We combed through websites, interviewed tech experts, and researched a host of product categories to assemble, once again, the roster of 20 companies that make up our annual “Tech Companies to Watch.” We uncovered a wide range of technologies and products that would be valuable to finance chiefs, and we also discovered a wealth of innovation going on in “traditional” finance-related tech categories.
The entirety of the list appears in the April/May 2018 edition of CFO magazine. We will reveal the first 10 companies on CFO.com, one per day, beginning May 1. Links to other companies on the list appear at the bottom of this story.
Data seems to be the backbone of most corporate decision-making these days, so why not throw the hiring process into the mix? Pymetrics, a growing startup that landed its first clients in 2015, is on a mission to displace the résumé as the first point of contact between a job candidate and a potential employer. Why? Because, Pymetrics says, résumés trigger biases in those reviewing them and hinder employers from hiring the best candidates for the job’s duties.
Here’s how the Pymetrics process works. First, a client company decides what types of positions it wants Pymetrics to help it fill. Then the company selects at least 50 of its existing best performers in each of those role types to play a series of 12 online test games. (The games are based on well-established neuroscience research.)
Instead of answering questions, the employees engage in various activities designed to assess cognitive and emotional traits like risk tolerance, reaction time, pattern recognition, impulsivity, focus, memory, and fairness.
Then, candidates for the positions the Pymetrics client is trying to fill play the same test games. Finally, artificial intelligence algorithms match up the traits displayed by the client’s star performers with those exhibited by candidates to determine which job seekers are best suited for particular roles.
“We believe there are multiple roads to success and multiple kinds of intelligence,” Pymetrics CFO Marie-Eve Piche tells CFO. “What makes a great accountant is very different from what makes a great salesperson. Having perfect grades and scores does not mean you’re a perfect fit for all jobs.”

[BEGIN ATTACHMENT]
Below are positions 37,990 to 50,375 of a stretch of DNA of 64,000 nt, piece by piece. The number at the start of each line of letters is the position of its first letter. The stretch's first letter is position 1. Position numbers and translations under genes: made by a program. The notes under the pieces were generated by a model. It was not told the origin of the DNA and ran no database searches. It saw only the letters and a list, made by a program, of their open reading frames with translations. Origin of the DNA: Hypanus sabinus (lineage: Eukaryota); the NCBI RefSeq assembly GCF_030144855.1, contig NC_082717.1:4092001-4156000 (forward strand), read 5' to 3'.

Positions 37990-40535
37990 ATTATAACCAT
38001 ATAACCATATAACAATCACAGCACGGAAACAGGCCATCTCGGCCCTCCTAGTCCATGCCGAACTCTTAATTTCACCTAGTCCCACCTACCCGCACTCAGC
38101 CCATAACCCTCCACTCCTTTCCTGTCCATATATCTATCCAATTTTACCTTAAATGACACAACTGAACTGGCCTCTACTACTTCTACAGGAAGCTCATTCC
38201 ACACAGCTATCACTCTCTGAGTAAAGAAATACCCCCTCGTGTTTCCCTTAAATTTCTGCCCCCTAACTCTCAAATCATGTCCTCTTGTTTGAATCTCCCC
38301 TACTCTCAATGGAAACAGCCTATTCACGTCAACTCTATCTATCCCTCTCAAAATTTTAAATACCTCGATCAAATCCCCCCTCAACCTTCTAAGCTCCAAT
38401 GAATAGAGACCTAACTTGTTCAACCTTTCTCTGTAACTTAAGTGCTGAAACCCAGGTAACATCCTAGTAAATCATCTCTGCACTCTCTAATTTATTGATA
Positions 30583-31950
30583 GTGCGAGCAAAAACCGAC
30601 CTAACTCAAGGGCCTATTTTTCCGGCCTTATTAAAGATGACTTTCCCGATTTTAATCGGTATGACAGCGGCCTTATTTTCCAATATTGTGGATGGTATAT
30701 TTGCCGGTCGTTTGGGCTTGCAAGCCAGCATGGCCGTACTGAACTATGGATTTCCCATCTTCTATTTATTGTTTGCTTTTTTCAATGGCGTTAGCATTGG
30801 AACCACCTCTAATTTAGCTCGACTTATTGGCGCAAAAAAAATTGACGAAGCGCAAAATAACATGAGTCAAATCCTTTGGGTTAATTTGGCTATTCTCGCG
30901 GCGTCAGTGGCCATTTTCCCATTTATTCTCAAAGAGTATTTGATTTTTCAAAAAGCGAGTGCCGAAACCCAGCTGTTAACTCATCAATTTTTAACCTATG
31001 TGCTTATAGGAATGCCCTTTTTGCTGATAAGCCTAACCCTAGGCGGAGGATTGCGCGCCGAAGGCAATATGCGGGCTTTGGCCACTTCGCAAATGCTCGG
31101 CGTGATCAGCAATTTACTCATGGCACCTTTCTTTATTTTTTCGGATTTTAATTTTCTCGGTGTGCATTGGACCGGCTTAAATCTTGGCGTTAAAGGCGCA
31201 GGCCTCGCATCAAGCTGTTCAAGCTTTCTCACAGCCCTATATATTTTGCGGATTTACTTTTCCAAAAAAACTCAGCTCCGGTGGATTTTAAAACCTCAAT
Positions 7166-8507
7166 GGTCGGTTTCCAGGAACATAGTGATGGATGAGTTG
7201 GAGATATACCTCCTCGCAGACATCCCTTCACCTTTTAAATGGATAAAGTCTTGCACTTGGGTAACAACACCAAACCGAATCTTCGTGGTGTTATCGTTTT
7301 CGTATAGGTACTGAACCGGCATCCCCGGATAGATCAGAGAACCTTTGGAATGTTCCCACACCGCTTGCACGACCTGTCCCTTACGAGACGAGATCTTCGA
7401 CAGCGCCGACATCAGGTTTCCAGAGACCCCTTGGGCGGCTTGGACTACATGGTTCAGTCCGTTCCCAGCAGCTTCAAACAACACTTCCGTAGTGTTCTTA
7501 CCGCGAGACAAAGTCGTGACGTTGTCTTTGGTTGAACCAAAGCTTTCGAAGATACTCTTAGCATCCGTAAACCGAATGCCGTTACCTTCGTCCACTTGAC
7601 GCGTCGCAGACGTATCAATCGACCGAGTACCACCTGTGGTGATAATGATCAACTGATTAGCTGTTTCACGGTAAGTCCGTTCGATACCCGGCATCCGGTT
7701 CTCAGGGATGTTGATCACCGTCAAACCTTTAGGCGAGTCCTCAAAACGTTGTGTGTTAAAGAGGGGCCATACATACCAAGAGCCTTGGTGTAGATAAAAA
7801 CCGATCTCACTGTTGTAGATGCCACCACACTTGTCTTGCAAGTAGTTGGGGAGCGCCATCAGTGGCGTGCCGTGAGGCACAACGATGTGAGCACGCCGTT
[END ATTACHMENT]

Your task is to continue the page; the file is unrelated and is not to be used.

By applying artificial intelligence to the test results, she adds, Pymetrics “can filter through thousands of data points, whereas someone looking at a résumé can only pick up on a few.” Hiring biases related to a candidate’s name, age, previous employers, and colleges attended can be overcome via the system.
A person could be a great fit for a role he or she has never had before, notes Piche. That’s important today, as employers typically believe there aren’t enough qualified candidates for their vacant positions. “Résumés reflect only past information, so they don’t help in those situations,” the CFO says.
The requirement that clients have 50 high performers in each role to be filled play the test games is necessary for building the behavioral profile that correlates with success in that role. That means Pymetrics is targeting large companies — clients include Accenture, Burger King, and Unilever — but not just large ones. For example, even midsize companies commonly have call-center staffs numbering in the hundreds.
Interestingly, the test games are not tailored to specific role types. Every candidate for any position plays the same 12 games.
While Piche notes that Pymetrics is growing fast, collecting enough data to be confident that good results can be replicated over time requires patience. To date, the company has worked most extensively with Unilever, and very successfully, she says. “But people are asking us, ‘What will it look like five years down the line?’ We don’t have that information yet.”
Squeezing bias out of the hiring process serves a social purpose as well as a business one, of course. Under a partnership with the Rockefeller Foundation, four companies have agreed to use Pymetrics to find job candidates from pools of unemployed young people.
Selling companies on a brand-new way of doing something is always a challenge, especially when it’s an activity that’s steeped in traditional practices. But with many companies reinventing their business models, the climate might just be right for open-minded thinking on the talent-acquisition front.